"A government big enough to give you everything you want, is big enough to take away everything you have"
Thomas Jefferson

Thursday, January 22, 2009

This Is Worth A Reprint

Today, Barack Obama became the 44th President on the back of an incredibly powerful story. Some of these storylines are true and unassailable: the historicity of the first African American President. Others are the work of an incredibly skilled campaign team and a candidate who mastered the literary realm (and indeed, used it as the basis of his political career) as Reagan mastered stagecraft. Watching TV today reminds me of an immutable truth of our politics: above all else, we as Americans love a good story.

Oddly, this dynamic does not wind up devaluing issues and policies as you expect it might. When radical policies like the biggest expansion of government since FDR can be cloaked in a tableau of hope, change, and history, they are much easier to get through. Good storytelling is the natural ally of those who would like to see bold public policies -- on both sides.

Again and again in American politics, certain themes recur. And certain storylines are more successful than others. I went back and looked at Presidential elections since 1960 -- generally considered to be the birth of modern Presidential politics -- to see which storylines worked and which didn't, and it's not hard to see why Obama's trifecta of youth, change, and hope -- represented here by optimism, is so powerful: they've won every time they've been tried.

Here are the overall themes. I tried to boil down each candidate to a maximum of two main narratives:

Year Winner Narratives Loser Narratives
1960 Kennedy (D) Youth, optimism Nixon (R) Continuity
1964 Johnson (D) Continuity, risk Goldwater (R) Opposition, integrity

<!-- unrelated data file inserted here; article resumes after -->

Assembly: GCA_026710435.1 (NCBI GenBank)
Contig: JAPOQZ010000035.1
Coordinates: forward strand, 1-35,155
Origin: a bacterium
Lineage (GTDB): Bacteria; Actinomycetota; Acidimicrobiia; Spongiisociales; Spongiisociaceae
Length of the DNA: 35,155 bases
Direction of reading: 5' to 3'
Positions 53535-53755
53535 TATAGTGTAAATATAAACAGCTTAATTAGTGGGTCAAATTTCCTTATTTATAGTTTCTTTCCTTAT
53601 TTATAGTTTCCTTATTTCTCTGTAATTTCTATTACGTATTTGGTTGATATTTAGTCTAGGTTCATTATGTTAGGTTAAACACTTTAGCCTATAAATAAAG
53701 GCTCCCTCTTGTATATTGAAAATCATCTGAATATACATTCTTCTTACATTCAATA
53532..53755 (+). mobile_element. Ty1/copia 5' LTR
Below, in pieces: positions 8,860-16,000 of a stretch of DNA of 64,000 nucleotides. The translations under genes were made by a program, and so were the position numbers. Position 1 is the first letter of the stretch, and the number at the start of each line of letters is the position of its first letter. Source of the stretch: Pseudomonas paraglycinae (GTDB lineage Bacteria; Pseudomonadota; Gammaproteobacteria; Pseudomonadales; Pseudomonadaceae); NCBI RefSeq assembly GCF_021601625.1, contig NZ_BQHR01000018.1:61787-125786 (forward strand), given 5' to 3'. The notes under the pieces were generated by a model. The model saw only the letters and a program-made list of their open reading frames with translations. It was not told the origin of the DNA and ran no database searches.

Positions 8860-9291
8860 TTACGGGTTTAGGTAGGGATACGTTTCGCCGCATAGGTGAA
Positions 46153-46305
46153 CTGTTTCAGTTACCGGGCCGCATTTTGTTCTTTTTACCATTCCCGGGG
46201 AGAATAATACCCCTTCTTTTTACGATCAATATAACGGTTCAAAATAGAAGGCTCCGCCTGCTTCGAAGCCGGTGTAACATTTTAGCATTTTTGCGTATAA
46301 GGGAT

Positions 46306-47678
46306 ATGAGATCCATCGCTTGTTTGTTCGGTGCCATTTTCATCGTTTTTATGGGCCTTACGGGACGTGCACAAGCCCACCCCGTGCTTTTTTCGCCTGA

1968 Nixon (R) Stability, experience Humphrey (D) Continuity
1972 Nixon (R) Continuity McGovern (D) Opposition
1976 Carter (D) Integrity Ford (R) Americana
1980 Reagan (R) Optimism, change Carter (D) Risk
1984 Reagan (R) Optimism, continuity Mondale (D) Opposition
1988 Bush (R) Continuity Dukakis (D) Competence, opposition
1992 Clinton (D) Change, party reform Bush (R) Service, risk
1996 Clinton (D) Continuity, optimism Dole (R) Service, integrity
2000 Bush (R) Integrity, party reform Gore (D) Intelligence, continuity
2004 Bush (R) Safety, continuity Kerry (D) Service, opposition
2008 Obama (D) Change, youth McCain (R) Service, party reform
Here are the overall standings:

Theme Won Lost Win %
Optimism 4 0   1.000
Change 3 0   1.000
Youth 2 0   1.000
Safety 1 0   1.000
Continuity 6 3    .667
Party reform 2 1    .667
Integrity 2 2    .500
Risk 1 2    .333
Americana 0 1    .000
Intelligence 0 1    .000
Opposition 0 4    .000
Service 0 4    .000

5 comments:

hermit thrush said...

where is this reprinted from? after all your recent aching and moaning about class, iv, i think the least you could do is provide a hyperlink to the original source when you cut-and-paste something.

EvilJam said...

Bloggers, I put all of us on one page. Well, most of us that read these pages. I prolly missed a few that I should have added. Anyway, it's at:
NNY Blogroll which is on Danger Democrat's site, but... no worries. Everyone is invited to use the page and the site.
Also added us a "Radio Talk Show" of sorts. Enjoy!

- Evil

Anonymous said...

That's a pretty interesting post, IV.

Hermit, did he say it was reprinted? It could have been an independent thought. People are allowed to have 'em.

Try it sometime.

Anonymous said...

Oooops, in the title.

Theres my ADD kicking in.
If only I could get a check for it.
Too old.

hermit thrush said...

it's been two days since iv made the original post, and still no attribution?

i'm afraid this reveals some rather classic piv hackery. if someone just started reading this blog in the past few days, they might think iv really cares about "class": s/he has recently used that as a launchpad to both laud bush and attack democrats. but the now-evident conclusion is that iv doesn't care a wit about class; it's just the latest bit of fuel for the partisan fire, hypocrisy be damned. i happen to think that when you copy someone else's work, true class would demand that you give credit to the author, and, when posting on the internet, a hyperlink. it's not like iv doesn't value getting hits here. and look, fair enough, maybe iv was in a rush when s/he first posted and forgot to include the link. we all make mistakes. but the omission was pointed out right away, and over 48 hours later there's still nothing! what else is there to conclude?

btw, the original article was written by patrick ruffini and is available here.

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